A surefire big hit at HIMSS this year will be Motion Computing's new C5 Mobile Clinical Assistant. Billed as the first ultra mobile wireless computer made specifically to address the workflow needs of doctors, nurses and other clinicians, the C5 is truly unique. The C5 is the first highly sealed, fully “disinfectable” computer to integrate into one durable device all of the relevant technologies important to clinician workflow and productivity. The C5 combines multiple devices into one -- including a built-in barcode and RFID reader for patient identification and supply, specimen and medication administration verification; a built-in camera; and a fingerprint reader to improve security and simplify clinician authentication. This baby is unlike anything you've seen; from its unique design that may remind some of the "Speak and Spell" toy our kids used to play with, to all the bells and whistles that make it the ideal clinical companion.
I've been a fan of Motion Computing from the start. I think they build some of the coolest pure slate tablet computers on the market today. I've used the LE1400 and LE1600 models as well as their smaller cousin, the LS800. Until recently, I used Motion tablets almost exclusively. With the launch of Windows Vista, I have had to temporarily migrate to a machine that will run Vista in Aero glass mode. Mind you, Vista runs very nicely on both the LE1600 and LS800 models, but not in glass mode. To their credit, Motion also provides the drivers you'll need on their web site should you want to upgrade to Vista on one of their older machines. But I've got to admit that I can't wait to get my hands on the new Motion LE1700 model. And like many of you, I look forward to seeing the C5 in the flesh. I've seen photos and mock ups, but there's nothing like seeing the real thing and putting it through its paces.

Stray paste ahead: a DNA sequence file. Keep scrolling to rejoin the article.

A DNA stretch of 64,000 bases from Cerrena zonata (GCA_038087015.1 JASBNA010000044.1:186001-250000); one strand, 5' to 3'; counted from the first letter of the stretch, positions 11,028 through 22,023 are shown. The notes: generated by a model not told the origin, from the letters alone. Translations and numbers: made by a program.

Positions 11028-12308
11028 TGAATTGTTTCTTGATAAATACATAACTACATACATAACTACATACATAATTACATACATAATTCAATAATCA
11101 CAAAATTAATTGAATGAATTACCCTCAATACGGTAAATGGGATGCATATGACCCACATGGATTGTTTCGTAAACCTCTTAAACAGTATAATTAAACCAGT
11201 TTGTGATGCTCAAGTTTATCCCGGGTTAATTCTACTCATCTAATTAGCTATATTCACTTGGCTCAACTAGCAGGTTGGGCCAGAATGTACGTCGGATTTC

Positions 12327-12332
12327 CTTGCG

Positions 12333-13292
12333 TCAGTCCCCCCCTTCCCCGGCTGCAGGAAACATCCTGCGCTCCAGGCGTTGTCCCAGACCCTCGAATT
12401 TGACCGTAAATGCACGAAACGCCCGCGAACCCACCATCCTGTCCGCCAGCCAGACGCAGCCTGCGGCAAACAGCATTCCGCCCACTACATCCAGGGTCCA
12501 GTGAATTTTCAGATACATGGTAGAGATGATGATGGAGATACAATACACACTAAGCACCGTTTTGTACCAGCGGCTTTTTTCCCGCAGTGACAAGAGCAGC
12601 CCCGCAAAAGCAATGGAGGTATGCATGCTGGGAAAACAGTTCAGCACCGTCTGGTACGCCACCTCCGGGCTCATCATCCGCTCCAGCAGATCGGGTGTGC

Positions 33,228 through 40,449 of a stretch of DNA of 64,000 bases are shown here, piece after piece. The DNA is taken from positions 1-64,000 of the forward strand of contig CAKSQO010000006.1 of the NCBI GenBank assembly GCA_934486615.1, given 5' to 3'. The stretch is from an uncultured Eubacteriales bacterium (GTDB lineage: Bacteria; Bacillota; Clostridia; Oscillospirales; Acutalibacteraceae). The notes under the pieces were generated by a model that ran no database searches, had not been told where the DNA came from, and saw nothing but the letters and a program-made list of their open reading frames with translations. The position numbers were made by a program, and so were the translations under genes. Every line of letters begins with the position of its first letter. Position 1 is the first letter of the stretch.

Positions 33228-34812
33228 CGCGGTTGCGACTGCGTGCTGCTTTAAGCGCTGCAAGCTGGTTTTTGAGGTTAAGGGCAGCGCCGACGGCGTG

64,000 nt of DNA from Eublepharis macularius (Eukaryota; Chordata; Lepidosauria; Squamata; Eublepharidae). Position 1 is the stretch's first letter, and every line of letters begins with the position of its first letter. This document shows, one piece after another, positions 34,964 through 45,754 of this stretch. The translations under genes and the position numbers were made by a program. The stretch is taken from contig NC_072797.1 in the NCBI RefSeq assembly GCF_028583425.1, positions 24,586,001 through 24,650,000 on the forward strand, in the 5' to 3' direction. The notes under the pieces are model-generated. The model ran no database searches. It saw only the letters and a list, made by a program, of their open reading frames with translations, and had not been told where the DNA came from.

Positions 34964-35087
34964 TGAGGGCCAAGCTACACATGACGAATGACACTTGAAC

In the C5 press release, Motion mentions something I've also addressed in my writings; the fact that "EMR implementations have been only moderately successful in the past because independent vendors of hardware, software and infrastructure did not collaborate early enough. Healthcare organizations and clinician users were then left to integrate isolated point technologies within their workflow and facility constraints." What I so admire about Motion Computing is their commitment to understanding clinical work-flow and the requirements of clinicians. The C5 has been designed using input from hundreds of practicing clinicians in private practices and academic medical centers. And, it continues to undergo extensive testing in a variety of clinical environments around the world. While it may not be the perfect device for everyone working in healthcare, it certainly is a welcome addition to the desktop, laptop, notebook, and tablet computers currently on the market. It gives me all the more reason to believe that the age of the computer as an essential tool in clinical practice has finally arrived.
See you at HIMSS!
Bill Crounse, MD Worldwide Health Director Microsoft